1. I had to bring the baby with me because he will not take a bottle and is still figuring out solids (even though he is 11 months old, common, kid!). My husband, Brandon, was sweet enough to come to the conference with me to help take care of the baby so I could enjoy the panels. Brandon ended up getting something out of the conference, too. He teaches a comic book as Lit class at the community college and there were a number of comic book related workshops and panels he was able to attend. I think the conference was a win for everyone.
2. My very dear friend, Apryl, traveled all the way from Arizona to attend the conference. It was fun to see her and catch up and show her what beautiful place Utah is to live. Southern Arizona does not have OMG-huge snow-capped mountains.
3. I pitched my book to a publisher. Okay, so I didn't actually "pitch" because when someone asks me what my book is about I reply with "I don't know." I never know where to start. Do I start with that plot and if so, do I start at the beginning and how detailed should I be? Or should I start with the characters? Maybe the themes? Anyway, I had the option to either pitch or have the representative critique me query letter and first page. I went with a critique because it felt much lower stakes and relied less on me talking. Anyway, she liked my query and the first page and said to send in a submission package. So, I am going to send in my book for consideration! Yikes! We'll see what happens and I will keep you all updated.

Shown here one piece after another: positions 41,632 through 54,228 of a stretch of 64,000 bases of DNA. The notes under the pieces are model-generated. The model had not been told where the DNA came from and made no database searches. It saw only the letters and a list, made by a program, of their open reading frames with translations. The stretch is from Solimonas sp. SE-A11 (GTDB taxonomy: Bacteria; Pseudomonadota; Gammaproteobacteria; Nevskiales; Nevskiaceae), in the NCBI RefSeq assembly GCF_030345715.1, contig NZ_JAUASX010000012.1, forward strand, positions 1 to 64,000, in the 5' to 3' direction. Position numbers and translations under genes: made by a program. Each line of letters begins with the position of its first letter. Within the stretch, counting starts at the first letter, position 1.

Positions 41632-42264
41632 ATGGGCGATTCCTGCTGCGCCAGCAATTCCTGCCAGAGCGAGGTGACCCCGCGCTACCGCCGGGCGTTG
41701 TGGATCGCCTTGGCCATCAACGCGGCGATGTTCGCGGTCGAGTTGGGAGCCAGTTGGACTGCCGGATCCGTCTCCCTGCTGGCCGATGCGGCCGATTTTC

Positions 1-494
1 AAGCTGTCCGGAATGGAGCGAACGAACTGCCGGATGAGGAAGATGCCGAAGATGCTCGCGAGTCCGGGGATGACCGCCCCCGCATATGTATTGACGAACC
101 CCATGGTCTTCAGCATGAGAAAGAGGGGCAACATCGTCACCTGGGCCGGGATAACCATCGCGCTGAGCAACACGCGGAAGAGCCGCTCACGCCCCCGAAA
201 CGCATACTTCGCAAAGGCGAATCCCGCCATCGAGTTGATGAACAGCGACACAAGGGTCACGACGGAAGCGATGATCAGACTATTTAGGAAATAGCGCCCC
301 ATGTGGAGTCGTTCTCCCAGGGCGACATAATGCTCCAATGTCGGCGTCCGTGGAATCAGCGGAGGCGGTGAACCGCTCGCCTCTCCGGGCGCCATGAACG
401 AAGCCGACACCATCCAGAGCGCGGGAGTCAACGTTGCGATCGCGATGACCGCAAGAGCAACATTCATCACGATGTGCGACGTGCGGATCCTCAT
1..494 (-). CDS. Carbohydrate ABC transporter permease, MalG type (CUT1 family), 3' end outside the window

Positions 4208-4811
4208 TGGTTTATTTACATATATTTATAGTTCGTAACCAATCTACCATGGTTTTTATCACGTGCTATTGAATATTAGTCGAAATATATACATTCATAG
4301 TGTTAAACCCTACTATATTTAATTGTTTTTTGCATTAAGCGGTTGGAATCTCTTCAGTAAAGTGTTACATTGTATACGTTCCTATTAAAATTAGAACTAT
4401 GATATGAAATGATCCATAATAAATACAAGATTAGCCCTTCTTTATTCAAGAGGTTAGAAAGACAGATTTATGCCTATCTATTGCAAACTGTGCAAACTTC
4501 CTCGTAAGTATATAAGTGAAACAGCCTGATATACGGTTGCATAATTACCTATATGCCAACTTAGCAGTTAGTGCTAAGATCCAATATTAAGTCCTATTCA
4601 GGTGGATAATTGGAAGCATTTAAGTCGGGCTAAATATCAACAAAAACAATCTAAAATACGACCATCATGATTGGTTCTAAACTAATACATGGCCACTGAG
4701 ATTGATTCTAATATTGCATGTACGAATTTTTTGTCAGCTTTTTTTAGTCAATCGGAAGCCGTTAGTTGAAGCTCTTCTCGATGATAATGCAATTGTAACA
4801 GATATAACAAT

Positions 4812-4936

All in all, LTUE this was excellent, mostly because going to a conference like that makes you feel like a real writer.
Saturday I went to my first writing conference: Life, the Universe and Everything. It's a speculative fiction conference and since the book I am currently working on is technically "paranormal romance" (although I like to think my book is more sophisticated than that label suggests) I thought I should go. I've heard good things about the conference and with my SLCC student ID I could go for free. I thought going to a conference with tons of other people who want to achieve the same thing as me would make me feel like my dreams were impossible, that the odds were stacked against me. But the opposite happened. I walked away from the conference feeling like my dreams are possible, l just have to keep working hard. Life, the Universe and Everything was a super awesome experience! Here's what I took away from the conference in no particular order (except I do save the best for last).
1. Almost every published author on every panel I attended said they wrote for years and got hundreds of rejection letters before they sold their first book. One of the authors (I really wish I wrote down her name) said that the people who don't get published are the ones who give up. If you keep writing and keep working you will get published.
2. Throw away your first book, even if you love it and its awesome. You have not yet written your best work. (I do agree with this and I think after this rewrite on my current novel I'm going to call it done and move on to another project. Maybe I'll try writing something I won't mind my parents reading.)
3. Read anything and every thing. Read outside of your genre. The more knowledge you have to pull from, the better your stories will be.